Suddenly, For No Reason, Sting

Here (with a touch more Today Show and advertising than one might want):

Good people give ear to me story,
Pay attention, and none of your lip,
For I’ve brought you five lads and their daddy,
Intending to build ye’s a ship.
Wallsend is wor habitation,
It’s the place we was all born and bred.
And there’s nay finer lads in the nation,
And none are more gallantly led.

OK, I’ll be honest. It’s not “for no reason.” It’s because I’ve been listening to his newest albutm — “The Last Ship” — nearly non-stop for the past two months.

I’m not a fan of Sting the Melodist; his style is often too jazz/blues-influenced for Mostly Classical Me. I am, however, an enormous fan of Sting the Wordsmith. The man’s a master at “putting the words down and pushing them a bit.” So (somewhat surprisingly even to myself) when the album was released in late September, I got it.

It had been years since I’d listened to a Sting album as an album (rather than listening to individual songs, abstracted from their original settings). In fact, come to think of it, I don’t think I’ve ever listened to an entire Sumner album from beginning-to-end. That sounds more like something my wife would do/(has done), actually. Remember, the music usually wears on me a bit, so I like to pick-and-choose.

This time, though, I listened to the whole thing. I started at the top, went all the way through to the end, and then back ’round again, just to be sure. And I was glad I did, because the songs are connected in a number of fascinating ways. Themes of fatherhood, the value and the struggle of manual labor, that particular cross of being from a place you simultaneously love and hate — all woven together into a single album.

Even I was able to recognize some striking melodic and lyrical similarities to his “Soul Cages” album, so it was unsurprising to hear that they were connected. (Just as unsurprisingly, perhaps, the album is being turned into a Broadway musical, appearing next Fall. So I can’t have been the first person to notice the story-line.)

“Before I began writing for this project, I hadn’t written anything in about eight years,” Sting wrote in a June 5 blog entry for The Huffington Post. “I’d lost the urge to create—the urge that had driven me most of my life. But once I decided to turn these memories of my childhood into a narrative, and began to think of writing for other people—for other characters, from other viewpoints apart from my own—the songs came very quickly….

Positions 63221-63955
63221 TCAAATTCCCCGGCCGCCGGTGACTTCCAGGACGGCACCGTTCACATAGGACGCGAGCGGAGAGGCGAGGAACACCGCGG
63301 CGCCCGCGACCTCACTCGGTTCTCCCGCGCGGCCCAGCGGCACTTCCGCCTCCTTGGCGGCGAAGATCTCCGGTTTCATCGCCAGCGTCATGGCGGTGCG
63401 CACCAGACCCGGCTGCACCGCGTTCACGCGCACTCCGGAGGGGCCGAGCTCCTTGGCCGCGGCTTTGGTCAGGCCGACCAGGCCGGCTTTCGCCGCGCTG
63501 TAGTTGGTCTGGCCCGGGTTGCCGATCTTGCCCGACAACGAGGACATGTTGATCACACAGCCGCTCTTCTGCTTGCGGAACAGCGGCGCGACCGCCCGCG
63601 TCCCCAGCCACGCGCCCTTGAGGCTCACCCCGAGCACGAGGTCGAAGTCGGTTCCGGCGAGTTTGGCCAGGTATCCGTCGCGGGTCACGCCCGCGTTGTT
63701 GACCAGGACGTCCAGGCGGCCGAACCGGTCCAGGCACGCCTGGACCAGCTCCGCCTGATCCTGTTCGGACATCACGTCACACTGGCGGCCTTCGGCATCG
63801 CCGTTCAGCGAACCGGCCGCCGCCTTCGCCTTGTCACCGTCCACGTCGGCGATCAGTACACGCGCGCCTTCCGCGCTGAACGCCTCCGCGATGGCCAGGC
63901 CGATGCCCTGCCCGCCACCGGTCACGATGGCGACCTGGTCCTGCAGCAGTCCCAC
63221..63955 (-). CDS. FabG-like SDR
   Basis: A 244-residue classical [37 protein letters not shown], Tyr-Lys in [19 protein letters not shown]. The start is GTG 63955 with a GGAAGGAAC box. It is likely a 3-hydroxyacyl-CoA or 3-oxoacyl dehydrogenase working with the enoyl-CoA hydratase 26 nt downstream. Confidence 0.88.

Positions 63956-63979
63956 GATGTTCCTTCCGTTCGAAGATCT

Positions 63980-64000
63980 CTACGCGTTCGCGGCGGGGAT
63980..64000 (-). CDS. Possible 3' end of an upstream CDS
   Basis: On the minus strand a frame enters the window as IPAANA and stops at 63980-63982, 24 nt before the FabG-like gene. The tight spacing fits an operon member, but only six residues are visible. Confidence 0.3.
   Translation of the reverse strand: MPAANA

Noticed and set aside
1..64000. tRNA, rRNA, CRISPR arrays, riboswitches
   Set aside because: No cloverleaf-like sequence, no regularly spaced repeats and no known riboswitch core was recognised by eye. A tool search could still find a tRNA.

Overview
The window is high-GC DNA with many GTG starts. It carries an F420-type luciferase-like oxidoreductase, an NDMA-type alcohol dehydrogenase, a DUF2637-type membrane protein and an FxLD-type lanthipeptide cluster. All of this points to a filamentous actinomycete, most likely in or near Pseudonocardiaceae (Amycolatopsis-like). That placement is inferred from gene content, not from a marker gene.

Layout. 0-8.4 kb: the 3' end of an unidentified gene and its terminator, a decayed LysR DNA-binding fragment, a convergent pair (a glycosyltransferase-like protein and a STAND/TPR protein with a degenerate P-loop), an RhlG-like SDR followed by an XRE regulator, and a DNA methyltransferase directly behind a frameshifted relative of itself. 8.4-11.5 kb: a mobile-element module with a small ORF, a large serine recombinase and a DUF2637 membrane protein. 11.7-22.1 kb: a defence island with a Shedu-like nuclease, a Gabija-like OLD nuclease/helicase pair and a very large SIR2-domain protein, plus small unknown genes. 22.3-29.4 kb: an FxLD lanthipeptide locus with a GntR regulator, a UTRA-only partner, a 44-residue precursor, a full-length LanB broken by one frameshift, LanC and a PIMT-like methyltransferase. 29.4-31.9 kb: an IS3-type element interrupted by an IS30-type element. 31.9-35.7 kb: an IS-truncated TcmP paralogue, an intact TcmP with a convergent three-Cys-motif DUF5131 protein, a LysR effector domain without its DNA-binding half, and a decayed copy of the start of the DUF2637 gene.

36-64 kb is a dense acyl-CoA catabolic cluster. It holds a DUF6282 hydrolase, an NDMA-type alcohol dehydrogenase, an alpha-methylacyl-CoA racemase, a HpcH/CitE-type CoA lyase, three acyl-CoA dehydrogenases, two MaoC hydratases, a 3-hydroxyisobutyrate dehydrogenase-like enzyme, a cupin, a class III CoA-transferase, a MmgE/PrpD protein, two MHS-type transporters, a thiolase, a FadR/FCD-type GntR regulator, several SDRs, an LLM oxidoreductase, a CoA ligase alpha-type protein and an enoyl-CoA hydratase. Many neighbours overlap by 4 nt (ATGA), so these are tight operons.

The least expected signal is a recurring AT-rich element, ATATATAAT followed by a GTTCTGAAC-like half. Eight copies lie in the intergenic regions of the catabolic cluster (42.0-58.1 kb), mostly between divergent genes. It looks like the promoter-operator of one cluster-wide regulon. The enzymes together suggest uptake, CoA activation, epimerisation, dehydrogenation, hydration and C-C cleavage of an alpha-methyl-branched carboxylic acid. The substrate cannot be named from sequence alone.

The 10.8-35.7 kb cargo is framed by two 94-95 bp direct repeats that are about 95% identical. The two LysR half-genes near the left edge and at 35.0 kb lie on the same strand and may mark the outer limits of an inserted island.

Interestingly, this particular song — What Have We Got? –is probably the most “stand-alone” song on the entire album. But it’s a great deal of fun, and it comes right after the album’s lynchpin (at least for me): The Ballad of the Great Eastern.

More on this later, I suspect.

About Joseph Susanka

Joseph has been doing development work for institutions of Catholic higher education since graduating from Thomas Aquinas College in 1999. A grateful resident of Wyoming, he spends his free time exploring the beautiful Wind River Mountains, keeping track of his (currently) seven sons, being amazed by his (currently) lone daughter, and thanking his lucky stars for Netflix.

  • Scott D. Danielson

    A stone’s throw from Jerusalem…. I walked a lonely mile in the moonlight.

    Terrific post, and I agree on Sting, though I think I enjoy his jazz/blues (and you forgot reggae) more than you do. I’ve been listening to him and enjoying his lyrics since Dream of the Blue Turtles.

    • http://www.patheos.com/blogs/summathissummathat Joseph Susanka

      I don’t think I really understand what reggae is, Scott. So I usually leave it out of the list. The man’s lyrics are wonderful, though, no matter the style to which he is setting them. (And I love the accent he’s got goin’ on in “What Have We Got.”)


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